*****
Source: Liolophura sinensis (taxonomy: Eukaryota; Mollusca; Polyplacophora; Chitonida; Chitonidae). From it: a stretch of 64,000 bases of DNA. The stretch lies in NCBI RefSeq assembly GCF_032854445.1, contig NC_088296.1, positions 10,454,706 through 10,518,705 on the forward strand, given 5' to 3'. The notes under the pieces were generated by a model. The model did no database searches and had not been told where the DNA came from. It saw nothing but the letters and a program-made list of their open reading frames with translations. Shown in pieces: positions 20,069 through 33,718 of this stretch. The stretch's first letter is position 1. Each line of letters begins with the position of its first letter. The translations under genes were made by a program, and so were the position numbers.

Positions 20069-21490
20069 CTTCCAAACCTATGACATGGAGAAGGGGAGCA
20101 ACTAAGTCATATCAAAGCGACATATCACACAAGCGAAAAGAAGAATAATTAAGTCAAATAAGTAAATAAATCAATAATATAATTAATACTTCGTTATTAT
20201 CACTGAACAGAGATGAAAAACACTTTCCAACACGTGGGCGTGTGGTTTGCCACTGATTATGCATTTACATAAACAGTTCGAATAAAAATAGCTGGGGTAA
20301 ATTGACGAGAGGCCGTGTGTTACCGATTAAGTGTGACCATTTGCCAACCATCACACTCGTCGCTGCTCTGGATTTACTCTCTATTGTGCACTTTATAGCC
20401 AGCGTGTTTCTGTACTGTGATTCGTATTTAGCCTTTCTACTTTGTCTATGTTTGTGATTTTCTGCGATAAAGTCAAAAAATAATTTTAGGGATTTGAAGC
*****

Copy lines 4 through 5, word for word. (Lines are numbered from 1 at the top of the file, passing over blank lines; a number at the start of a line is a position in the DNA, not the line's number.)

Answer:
20101 ACTAAGTCATATCAAAGCGACATATCACACAAGCGAAAAGAAGAATAATTAAGTCAAATAAGTAAATAAATCAATAATATAATTAATACTTCGTTATTAT
20201 CACTGAACAGAGATGAAAAACACTTTCCAACACGTGGGCGTGTGGTTTGCCACTGATTATGCATTTACATAAACAGTTCGAATAAAAATAGCTGGGGTAA